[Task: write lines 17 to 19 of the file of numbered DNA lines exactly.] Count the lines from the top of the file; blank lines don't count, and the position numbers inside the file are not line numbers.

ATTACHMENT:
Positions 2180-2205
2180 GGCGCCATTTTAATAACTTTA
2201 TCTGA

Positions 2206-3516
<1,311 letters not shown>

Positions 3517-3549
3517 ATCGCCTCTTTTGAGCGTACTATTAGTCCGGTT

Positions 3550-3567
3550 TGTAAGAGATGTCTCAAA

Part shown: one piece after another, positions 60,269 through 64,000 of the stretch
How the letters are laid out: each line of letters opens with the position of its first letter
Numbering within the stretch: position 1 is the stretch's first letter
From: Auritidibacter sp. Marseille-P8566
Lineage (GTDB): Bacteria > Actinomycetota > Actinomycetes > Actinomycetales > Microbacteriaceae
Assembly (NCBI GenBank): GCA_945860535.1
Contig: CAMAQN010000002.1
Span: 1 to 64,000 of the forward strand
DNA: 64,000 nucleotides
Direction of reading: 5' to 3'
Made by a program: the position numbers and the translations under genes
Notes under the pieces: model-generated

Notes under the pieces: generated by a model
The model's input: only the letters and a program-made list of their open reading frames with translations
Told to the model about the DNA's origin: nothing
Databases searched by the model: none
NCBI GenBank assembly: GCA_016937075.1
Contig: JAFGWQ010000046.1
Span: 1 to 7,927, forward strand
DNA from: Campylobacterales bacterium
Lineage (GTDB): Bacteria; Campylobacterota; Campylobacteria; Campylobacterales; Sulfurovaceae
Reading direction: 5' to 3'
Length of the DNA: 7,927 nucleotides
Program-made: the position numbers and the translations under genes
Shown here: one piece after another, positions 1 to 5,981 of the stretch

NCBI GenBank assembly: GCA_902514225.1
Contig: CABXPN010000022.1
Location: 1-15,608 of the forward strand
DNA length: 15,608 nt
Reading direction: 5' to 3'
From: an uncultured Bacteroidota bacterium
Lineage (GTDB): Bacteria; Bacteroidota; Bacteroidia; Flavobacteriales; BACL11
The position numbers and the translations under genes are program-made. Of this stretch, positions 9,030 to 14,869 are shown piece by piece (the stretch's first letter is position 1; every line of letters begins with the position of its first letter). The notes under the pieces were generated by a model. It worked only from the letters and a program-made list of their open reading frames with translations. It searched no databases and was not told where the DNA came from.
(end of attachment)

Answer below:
Span: 1 to 64,000 of the forward strand
DNA: 64,000 nucleotides
Direction of reading: 5' to 3'